For Immediate Release – September 29, 2018
Contact: Andrew Berman, Exec. Dir.,
Greenwich Village Society for Historic Preservation firstname.lastname@example.org / 917-533-1767 /212-475-9585 x38
VILLAGERS RALLY TO PROTEST DEMOLITION
OF HISTORIC HOTEL & PREVENT NEIGHBORHOOD
FROM BECOMING ‘MIDTOWN SOUTH;’
CALL FOR LANDMARK PROTECTIONS
FOR HISTORIC AREA THREATENED
BY EXPANSION OF TECH INDUSTRY’S ‘SILICON ALLEY’
AND CITY’S RECENT ‘TECH HUB’ APPROVAL
New York – Hundreds gathered today at a rally sponsored by the Greenwich Village Society for Historic Preservation (GVSHP) protesting the demolition of the historic former St. Denis Hotel at 799 Broadway/80 East 10thStreet in the heart of Greenwich Village, and its planned replacement with a large glass office tower (image here). Those gathered protested the general transformation of this part of Greenwich Village and the East Village into what the real estate industry increasingly calls ‘Midtown South,’ as more and more office and hotel developments go up (see map) as the tech industry’s ‘Silicon Alley’ has expanded into this area. Those gathered called for broad landmark protections for this area to protect historic buildings like the former St. Denis Hotel, connected to figures as diverse as Abraham Lincoln, Alexander Graham Bell, and Marcel Duchamp, and cited the failure of the City Council and the Mayor to include such protections for the area in a recent deal allowing an upzoning on nearby 14th Street for a new 23-story ‘Tech Hub’ development, which has increased development pressure on the area (see GVSHP letters to the Landmarks Preservation Commission here and here).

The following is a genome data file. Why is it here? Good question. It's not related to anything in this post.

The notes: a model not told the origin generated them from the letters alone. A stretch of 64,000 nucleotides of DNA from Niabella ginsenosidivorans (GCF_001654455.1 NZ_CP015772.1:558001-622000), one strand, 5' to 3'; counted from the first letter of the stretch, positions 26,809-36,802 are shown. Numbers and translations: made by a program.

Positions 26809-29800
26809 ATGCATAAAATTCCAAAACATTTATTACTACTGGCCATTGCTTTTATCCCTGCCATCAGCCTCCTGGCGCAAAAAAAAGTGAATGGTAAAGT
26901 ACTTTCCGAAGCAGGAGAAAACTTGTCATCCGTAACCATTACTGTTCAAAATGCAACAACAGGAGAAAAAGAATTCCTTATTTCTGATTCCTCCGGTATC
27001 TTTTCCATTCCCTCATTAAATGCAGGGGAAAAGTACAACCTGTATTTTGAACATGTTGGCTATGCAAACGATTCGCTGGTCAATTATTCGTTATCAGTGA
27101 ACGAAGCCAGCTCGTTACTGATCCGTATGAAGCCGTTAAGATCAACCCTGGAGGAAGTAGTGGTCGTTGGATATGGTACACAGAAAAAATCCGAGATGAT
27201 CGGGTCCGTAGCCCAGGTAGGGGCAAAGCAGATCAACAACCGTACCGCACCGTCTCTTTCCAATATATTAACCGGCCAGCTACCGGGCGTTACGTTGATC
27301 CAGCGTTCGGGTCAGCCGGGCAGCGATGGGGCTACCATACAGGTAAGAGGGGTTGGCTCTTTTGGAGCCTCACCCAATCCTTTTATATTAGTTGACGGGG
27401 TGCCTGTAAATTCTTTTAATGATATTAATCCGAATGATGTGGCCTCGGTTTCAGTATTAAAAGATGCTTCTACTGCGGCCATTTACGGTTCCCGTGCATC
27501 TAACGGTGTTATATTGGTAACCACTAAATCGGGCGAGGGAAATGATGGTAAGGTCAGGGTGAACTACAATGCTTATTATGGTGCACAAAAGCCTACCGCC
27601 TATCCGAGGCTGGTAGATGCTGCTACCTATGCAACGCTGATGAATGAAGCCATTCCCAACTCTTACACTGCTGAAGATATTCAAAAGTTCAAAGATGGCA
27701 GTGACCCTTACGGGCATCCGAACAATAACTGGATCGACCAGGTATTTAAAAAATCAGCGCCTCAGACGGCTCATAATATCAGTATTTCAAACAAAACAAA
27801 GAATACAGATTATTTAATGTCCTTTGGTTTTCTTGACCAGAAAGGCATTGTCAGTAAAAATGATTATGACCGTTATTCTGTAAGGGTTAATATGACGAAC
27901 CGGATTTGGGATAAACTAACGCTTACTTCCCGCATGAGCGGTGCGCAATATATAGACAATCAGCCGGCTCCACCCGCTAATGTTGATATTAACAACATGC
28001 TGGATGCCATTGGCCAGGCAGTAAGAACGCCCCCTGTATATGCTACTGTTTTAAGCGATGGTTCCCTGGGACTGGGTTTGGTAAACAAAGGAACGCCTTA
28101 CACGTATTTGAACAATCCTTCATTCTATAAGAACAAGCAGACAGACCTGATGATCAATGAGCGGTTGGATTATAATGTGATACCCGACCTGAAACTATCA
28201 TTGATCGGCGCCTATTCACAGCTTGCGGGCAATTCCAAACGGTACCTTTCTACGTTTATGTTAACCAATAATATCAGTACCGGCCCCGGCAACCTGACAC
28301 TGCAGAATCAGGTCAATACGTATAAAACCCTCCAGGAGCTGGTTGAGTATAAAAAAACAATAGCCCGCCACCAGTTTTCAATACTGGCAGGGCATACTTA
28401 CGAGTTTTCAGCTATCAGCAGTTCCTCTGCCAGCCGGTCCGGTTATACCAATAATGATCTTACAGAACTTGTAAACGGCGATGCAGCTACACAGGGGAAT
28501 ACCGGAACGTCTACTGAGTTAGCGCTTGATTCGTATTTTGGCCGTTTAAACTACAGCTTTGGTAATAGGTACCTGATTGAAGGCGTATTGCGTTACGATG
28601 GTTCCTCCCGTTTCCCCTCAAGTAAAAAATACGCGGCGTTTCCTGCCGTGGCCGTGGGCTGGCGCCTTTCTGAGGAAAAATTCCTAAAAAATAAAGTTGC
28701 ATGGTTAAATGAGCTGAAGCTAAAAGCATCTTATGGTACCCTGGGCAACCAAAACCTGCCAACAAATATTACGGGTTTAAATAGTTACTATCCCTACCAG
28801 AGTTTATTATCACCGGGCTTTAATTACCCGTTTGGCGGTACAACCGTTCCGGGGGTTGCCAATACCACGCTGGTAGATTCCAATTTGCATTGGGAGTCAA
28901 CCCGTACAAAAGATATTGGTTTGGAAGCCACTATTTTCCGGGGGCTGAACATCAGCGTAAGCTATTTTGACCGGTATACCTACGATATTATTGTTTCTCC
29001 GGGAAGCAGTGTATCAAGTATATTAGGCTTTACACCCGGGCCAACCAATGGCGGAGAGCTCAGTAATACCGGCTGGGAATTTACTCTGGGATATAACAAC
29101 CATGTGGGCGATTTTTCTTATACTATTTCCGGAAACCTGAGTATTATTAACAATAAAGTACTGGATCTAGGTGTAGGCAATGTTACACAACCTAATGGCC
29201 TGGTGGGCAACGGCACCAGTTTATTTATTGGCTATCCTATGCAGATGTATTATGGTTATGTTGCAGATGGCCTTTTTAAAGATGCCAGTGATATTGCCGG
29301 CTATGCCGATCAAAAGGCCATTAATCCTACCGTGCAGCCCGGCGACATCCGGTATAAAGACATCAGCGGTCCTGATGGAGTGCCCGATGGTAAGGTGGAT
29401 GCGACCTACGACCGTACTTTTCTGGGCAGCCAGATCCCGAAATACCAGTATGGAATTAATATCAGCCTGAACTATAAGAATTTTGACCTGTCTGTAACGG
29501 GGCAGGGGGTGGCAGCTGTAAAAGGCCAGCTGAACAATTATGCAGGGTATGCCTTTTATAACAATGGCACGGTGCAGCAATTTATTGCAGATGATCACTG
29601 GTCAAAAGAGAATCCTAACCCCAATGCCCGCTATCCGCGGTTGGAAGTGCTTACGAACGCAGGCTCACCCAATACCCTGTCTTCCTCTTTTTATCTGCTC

“It’s shameful that the city is allowing this historic landmark to be destroyed, and is encouraging the transformation of Greenwich Village and the East Village into what the real estate industry now calls ‘Midtown South.’ There are many places in New York City where large glass office buildings can go. But there is only one Greenwich Village, and only one East Village. The Mayor’s refusal to provide real landmark or zoning protections is destroying our neighborhood’s character. And the City Council’s recent deal to allow a huge upzoning on our doorstep at 14th Street for a ‘tech hub’ is only adding fuel to the fire,” said Andrew Berman, GVSHP Executive Director.
GVSHP has asked the city to consider historic district designation for all the historic buildings located in this area between Union Square and 9th Street and 3rd and 5th Avenues. The Society identified about 193 buildings; however, as part of its deal with Councilmember Rivera for the Tech Hub upzoning, the city has only agreed to consider seven of those buildings for landmark designation (details here). “This is a fraction of a fraction of what this neighborhood needs and has been fighting for. Seven buildings which are not endangered and are likely never going anywhere are being considered for landmark designation by the city, while other historic buildings like the St. Denis are being demolished or face a more immediate threat,” stated Berman (for more details, see here and here).